Th is article argues that smart transportation—understood as convergences of communication and transportation infrastructure to facilitate movement—has long been manifested in what John Urry has described as nexus systems, or those that require many elements to work synchronously.1 Understanding smart infrastructures as those aligning with twenty-first-century sensibilities concerning technology, convenience, safety, and security, I demonstrate a longer trajectory for this seemingly new trend in three cases: (1) the synchronization of the train with the telegraph, (2) the organization of early automobility, and (3) information-rich/connected automobility and the driverless car. Rethinking smart infrastructure historically reveals a long-existing tendency rather than a new one to manage movement via communication technologies.
Kathleen Frazer Oswald
The article deals with the relationship between media and transportation infrastructures and analyzes their links to the concept of mobility. It examines the assumption that infrastructure systems themselves are mobile, in the sense that they develop and have to be maintained constantly. According to such a perspective, they are to be considered not primarily as “structures,“ but as specific processes of mobilization (infrastructuring) that constitute the basis for mobility in the sense of transport and movement. Drawing on historical knowledge of transportation, it will be shown that a broad understanding of traffic as exchange, communication, and transportation has narrowed in the twentieth century, whereby the originally implied idea of transport as transformation became suppressed. Recent approaches in mobility studies, Science and Technology Studies (STS) and Actor-Network-Theory (ANT) can be combined in a fruitful way to unfold the specific dynamics of infrastructure as a process of mobilization (Callon) and technical mediation (Latour).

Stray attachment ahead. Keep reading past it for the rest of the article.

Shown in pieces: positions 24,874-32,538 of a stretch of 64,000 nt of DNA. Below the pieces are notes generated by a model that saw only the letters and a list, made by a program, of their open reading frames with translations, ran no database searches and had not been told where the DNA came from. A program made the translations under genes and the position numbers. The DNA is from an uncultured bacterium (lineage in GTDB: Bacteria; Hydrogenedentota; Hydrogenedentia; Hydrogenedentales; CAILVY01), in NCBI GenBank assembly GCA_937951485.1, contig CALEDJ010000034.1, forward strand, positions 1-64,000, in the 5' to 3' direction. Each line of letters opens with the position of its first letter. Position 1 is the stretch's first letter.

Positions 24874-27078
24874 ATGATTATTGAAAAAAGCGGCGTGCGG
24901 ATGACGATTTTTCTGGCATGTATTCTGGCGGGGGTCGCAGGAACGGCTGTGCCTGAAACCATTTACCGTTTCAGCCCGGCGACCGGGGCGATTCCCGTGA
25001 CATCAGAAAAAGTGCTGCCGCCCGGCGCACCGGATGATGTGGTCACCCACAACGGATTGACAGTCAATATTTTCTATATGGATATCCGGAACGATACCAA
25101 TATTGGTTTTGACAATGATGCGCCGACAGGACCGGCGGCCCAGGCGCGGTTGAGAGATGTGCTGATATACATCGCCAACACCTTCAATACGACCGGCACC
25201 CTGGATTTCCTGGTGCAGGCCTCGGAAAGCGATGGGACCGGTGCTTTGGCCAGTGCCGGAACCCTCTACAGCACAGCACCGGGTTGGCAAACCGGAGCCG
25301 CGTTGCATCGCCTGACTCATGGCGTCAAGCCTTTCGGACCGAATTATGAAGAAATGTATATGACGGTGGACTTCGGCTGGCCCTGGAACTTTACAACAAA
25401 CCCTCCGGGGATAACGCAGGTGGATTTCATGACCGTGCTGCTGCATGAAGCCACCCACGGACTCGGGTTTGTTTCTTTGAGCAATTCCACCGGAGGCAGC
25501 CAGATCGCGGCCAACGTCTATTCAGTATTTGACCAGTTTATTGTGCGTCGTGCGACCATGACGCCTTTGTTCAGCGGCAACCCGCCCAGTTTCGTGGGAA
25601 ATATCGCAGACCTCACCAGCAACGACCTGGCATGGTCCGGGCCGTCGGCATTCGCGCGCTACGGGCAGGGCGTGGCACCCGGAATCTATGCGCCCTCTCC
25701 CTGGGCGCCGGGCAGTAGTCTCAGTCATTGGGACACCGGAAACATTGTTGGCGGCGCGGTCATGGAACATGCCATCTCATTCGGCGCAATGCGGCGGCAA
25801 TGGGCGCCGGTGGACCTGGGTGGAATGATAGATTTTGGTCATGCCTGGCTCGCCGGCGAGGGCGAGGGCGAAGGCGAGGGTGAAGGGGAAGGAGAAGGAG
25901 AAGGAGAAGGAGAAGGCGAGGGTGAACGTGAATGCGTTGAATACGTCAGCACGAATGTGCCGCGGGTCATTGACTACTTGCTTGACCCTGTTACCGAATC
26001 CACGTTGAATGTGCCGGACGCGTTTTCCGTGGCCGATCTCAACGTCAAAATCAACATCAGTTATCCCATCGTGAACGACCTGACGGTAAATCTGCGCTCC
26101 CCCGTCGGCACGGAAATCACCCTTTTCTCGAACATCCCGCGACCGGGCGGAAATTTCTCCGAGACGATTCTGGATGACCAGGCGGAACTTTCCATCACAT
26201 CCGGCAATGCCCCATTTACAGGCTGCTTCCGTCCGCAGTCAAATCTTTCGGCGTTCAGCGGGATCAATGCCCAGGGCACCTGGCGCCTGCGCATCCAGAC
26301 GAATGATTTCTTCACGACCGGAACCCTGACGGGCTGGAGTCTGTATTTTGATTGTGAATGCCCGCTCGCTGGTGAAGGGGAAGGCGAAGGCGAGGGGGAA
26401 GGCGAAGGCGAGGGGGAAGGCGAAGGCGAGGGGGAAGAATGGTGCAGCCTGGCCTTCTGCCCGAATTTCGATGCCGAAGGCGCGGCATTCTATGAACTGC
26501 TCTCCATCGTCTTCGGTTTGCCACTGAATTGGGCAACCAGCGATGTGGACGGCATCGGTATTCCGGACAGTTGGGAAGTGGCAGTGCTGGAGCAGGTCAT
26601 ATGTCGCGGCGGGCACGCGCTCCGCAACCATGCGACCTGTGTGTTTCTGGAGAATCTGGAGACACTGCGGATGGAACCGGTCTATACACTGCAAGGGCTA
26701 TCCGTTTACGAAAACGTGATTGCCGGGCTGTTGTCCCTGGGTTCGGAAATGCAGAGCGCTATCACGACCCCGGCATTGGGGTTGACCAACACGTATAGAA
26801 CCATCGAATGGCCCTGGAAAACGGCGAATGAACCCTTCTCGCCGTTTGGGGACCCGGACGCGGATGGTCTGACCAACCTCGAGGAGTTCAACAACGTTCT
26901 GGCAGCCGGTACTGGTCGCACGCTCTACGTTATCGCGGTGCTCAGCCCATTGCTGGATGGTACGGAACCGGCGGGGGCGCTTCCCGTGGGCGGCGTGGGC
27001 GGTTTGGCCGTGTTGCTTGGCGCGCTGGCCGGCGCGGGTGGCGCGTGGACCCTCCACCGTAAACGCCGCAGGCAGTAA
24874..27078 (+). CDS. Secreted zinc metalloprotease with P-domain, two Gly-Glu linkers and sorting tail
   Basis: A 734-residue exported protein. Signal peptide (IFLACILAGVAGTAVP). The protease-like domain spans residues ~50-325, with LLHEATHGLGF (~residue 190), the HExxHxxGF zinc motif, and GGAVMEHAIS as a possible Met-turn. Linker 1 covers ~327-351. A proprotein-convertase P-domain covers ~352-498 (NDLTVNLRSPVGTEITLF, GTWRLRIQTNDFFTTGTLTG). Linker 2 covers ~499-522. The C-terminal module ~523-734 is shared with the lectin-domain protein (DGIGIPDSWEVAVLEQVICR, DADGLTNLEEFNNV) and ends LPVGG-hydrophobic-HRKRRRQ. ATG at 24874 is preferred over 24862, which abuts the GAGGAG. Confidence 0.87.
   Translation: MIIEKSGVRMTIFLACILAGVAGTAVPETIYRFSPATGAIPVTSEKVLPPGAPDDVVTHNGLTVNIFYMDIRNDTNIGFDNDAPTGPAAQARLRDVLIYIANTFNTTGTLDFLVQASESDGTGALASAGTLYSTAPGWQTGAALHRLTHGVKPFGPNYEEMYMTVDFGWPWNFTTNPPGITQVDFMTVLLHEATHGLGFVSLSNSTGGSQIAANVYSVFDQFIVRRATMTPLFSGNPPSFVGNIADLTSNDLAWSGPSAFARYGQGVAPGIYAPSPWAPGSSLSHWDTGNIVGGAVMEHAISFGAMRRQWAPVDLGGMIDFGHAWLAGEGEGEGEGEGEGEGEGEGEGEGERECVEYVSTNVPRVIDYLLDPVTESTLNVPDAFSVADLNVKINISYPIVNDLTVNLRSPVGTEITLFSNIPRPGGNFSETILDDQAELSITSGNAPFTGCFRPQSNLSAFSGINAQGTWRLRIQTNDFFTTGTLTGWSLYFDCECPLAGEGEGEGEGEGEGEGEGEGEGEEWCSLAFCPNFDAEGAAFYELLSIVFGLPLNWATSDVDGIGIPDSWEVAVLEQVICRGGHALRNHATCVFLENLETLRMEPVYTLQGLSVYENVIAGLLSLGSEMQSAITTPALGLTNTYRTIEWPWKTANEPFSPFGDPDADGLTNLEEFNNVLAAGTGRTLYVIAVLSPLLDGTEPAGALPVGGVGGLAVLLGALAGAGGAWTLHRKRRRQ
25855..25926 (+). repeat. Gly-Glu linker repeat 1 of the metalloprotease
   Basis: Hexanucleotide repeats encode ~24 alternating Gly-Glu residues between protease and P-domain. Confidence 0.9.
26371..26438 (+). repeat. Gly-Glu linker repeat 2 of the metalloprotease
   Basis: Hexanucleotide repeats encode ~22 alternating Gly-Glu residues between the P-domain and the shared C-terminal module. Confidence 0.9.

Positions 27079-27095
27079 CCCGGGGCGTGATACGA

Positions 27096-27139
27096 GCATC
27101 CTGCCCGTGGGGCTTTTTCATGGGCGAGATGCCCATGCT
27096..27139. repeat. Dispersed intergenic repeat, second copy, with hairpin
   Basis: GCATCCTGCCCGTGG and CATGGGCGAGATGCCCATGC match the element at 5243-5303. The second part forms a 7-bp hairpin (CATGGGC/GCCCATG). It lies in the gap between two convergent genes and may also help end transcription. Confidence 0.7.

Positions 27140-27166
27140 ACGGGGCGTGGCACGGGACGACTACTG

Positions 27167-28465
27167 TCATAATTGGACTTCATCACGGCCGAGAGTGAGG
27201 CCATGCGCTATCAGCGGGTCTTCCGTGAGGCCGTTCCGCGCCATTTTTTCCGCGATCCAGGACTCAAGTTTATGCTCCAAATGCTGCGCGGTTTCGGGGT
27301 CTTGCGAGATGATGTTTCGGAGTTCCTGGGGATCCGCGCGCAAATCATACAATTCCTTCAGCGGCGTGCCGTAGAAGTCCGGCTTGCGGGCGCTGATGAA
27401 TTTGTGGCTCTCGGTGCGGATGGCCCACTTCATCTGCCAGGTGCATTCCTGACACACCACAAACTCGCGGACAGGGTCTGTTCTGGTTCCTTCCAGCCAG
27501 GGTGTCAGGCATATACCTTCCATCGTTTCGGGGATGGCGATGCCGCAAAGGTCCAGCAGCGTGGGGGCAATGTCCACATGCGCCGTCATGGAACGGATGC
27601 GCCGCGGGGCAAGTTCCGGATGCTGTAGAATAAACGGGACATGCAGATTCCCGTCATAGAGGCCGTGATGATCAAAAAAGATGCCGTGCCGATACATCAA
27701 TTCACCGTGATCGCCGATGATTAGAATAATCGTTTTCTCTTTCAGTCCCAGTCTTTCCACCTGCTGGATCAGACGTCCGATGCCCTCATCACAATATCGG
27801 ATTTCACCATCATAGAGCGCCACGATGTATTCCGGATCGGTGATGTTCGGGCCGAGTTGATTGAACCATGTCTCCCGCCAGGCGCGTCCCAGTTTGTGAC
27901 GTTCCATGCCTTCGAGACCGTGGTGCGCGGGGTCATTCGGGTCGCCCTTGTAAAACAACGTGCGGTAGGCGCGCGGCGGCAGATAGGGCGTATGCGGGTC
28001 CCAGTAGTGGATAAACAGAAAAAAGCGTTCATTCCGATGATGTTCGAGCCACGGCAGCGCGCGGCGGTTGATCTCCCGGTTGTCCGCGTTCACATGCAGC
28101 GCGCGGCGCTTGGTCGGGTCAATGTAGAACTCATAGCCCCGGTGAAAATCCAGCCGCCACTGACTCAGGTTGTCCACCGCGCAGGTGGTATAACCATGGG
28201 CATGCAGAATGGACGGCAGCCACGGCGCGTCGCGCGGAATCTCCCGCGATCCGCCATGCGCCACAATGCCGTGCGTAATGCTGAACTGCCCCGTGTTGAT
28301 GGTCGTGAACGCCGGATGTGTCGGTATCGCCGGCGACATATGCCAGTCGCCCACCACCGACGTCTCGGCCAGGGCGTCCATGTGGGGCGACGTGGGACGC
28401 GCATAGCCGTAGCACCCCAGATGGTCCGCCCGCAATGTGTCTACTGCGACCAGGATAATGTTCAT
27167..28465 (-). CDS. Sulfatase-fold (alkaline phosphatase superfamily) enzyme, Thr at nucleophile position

Policy on transport infrastructure in Germany will come under increasing pressure thanks to considerable changes in basic conditions. Demographic change, shifts in economic and regional structures, continued social individualization, and the chronic budget crisis in the public sphere are forcing a readjustment of government action. At root, the impact of the changes in demographics and economic structures touches on what Germans themselves think their postwar democracy stands for. Highly consensual underlying assumptions about Germany as a model are being shaken. The doctrine that development of infrastructure is tantamount to growth and prosperity no longer holds. The experience in eastern Germany shows that more and better infrastructure does not automatically lead to more growth. Moreover, uniform government regulation is hitting limits. If the differences between boom regions and depopulated zones remain as large as they are, then it makes no sense to have the same regulatory maze apply to both cases. In transportation policy, that shift would mean recasting the legal foundations of public transport.
Atsuro Morita and Casper Bruun Jensen